of 4th-2nd millennium BC. One would think that Azerbaijanis should preserve
them as they preserve Gobustan. We lost, even temporarily, those painting in
Kalbadjar during Karabakh war of 1992-1994, but in which fight did we lose

Moreover, both “Gapydzhik” and “Gemigaya” mounts have placed themselves deep
in the mythologies of Azerbaijanis. One ancient myth of the region says that
Noah with his ark was looking for a place to land after the deluge.
According to the myth, first his ark hit the rock and Noah said, “Maybe it
is a mountain” and thus gave the name for Mount “Belke” (“Maybe” in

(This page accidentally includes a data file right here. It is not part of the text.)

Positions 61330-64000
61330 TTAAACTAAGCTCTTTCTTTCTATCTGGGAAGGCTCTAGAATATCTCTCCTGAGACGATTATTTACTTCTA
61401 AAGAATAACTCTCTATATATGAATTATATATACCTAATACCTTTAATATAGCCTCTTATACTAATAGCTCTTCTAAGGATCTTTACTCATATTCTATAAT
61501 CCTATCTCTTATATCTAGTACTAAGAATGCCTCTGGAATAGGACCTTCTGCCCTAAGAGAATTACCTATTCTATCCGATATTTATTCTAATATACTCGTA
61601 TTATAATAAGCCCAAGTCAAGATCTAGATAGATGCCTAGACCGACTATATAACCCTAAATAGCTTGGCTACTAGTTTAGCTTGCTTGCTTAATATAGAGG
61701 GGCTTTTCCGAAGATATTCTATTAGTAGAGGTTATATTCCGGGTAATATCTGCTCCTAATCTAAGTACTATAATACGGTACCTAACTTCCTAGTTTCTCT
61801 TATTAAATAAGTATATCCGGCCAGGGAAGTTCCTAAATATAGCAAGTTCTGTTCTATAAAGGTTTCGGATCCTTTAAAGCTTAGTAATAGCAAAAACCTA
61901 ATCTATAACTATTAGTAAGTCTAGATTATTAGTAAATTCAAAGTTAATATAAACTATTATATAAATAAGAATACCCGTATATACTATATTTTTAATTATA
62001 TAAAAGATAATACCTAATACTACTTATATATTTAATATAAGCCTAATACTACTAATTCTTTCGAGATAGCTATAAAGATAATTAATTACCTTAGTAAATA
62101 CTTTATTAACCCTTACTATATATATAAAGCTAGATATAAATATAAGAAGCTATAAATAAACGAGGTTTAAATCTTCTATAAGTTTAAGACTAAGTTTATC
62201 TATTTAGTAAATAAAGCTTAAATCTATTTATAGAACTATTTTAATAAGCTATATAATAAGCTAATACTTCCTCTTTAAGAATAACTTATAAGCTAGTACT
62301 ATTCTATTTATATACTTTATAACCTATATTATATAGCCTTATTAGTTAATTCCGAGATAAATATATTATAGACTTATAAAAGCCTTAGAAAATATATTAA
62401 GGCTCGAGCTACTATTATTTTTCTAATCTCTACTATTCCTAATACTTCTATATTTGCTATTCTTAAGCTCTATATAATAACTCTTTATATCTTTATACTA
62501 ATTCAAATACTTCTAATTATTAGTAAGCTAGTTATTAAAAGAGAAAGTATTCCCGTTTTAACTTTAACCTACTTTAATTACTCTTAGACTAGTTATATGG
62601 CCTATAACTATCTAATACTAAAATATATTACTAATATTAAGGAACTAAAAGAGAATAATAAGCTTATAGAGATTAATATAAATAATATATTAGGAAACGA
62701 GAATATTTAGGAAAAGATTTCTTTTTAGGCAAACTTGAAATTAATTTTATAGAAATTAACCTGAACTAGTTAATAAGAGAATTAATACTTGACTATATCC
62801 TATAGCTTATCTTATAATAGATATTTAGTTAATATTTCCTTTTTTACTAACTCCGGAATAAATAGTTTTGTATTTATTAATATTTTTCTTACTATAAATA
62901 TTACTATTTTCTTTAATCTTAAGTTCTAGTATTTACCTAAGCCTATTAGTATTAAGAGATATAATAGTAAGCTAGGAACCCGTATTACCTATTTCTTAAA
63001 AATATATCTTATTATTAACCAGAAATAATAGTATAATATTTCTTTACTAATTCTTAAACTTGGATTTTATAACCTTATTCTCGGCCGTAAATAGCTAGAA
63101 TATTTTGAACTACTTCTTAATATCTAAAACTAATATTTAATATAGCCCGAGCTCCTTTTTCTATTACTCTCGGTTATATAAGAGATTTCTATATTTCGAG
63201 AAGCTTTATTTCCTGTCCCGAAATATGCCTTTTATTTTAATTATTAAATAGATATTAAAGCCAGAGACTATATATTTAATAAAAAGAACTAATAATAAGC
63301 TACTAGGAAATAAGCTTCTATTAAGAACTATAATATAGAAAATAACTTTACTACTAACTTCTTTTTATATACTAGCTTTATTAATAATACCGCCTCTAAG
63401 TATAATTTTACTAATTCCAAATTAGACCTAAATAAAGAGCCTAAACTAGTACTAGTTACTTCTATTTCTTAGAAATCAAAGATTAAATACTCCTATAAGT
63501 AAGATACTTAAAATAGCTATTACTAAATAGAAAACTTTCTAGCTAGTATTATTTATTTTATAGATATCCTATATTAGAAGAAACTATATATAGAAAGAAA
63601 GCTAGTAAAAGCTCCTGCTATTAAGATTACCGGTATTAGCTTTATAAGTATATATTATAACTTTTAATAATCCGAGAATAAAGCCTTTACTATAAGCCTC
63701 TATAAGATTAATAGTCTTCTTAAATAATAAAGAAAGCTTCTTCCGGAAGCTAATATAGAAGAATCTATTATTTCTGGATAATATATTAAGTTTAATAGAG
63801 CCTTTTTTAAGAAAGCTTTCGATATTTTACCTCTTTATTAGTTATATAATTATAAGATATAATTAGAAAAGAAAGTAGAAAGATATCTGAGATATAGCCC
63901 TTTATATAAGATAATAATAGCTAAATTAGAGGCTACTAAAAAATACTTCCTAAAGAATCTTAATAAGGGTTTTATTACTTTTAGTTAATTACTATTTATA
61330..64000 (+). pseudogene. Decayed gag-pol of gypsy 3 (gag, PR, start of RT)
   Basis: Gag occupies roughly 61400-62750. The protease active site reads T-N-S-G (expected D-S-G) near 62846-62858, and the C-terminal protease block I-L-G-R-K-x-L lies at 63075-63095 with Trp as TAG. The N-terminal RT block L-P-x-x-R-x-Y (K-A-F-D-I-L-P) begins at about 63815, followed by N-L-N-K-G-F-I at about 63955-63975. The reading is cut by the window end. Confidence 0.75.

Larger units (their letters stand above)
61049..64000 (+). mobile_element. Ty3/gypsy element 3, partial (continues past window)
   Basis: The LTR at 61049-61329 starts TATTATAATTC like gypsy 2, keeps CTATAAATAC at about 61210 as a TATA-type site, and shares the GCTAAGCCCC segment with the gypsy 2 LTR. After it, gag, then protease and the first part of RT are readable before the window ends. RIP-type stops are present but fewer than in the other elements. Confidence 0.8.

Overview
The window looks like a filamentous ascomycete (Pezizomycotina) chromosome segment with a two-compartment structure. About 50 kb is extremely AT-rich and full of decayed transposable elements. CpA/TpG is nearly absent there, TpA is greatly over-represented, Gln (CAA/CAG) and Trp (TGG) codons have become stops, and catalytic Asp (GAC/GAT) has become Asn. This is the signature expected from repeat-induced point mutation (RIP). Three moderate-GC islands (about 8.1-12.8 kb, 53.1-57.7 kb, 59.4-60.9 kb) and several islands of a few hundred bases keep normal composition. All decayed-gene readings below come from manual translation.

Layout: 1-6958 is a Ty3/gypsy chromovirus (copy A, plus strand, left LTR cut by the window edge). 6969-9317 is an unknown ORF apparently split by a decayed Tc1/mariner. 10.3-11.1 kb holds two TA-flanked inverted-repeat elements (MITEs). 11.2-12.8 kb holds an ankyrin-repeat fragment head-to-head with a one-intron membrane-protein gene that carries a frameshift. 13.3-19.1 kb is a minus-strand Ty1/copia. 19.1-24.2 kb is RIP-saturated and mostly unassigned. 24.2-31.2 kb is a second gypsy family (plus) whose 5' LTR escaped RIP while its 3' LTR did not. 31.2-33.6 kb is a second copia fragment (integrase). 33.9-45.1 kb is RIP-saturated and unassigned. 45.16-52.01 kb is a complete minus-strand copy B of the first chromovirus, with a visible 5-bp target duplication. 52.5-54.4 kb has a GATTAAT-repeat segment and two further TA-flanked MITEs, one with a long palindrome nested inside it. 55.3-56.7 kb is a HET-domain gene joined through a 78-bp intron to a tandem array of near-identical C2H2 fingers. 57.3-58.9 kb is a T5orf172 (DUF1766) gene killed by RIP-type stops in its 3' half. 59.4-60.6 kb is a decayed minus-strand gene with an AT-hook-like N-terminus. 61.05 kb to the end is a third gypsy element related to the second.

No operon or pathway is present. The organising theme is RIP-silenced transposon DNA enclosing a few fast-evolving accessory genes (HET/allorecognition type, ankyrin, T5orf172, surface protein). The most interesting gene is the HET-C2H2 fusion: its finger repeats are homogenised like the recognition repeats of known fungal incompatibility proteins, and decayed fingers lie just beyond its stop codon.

Azerbaijani) that stands uptown Ordubad. Then his ark hit another mountain,
and Noah said, “Be sure it is mountain (“Inan” ki dagdir”” in Azerbaijani)
and thus gave the name to Inan Dag that also is in Nackichevan (changed into
Ilan Dag i.e. “Snake” mountain in later centuries,). The myth finally “ends”
by heating the big piece of rock that caused Him to say “Finally it is a
mountain” (in Azerbaijani “Akhir” ki, dagdir””). Today the Turkish name of
Mount Ararat is “Agri” meaning “pain” that is also believed to be “changed”
throughout the centuries from “Akhir” (Kamil Veliyev, “Elin Yaddashi, Dilin
Yaddashi” (“Nation’s memory, Tongue’s memory”), Baku, Azerbaijan, 1988))

Another version of this myth said that actually Noah’s ark landed not in
Mount “Akhir” (Agri/Ararat), but on Mount Gapydzhik which means “Little
Door” probably to the new world and that is why its foothills are called
Gemiqaya (i.e. rock of vessel – ark). People living by this summit even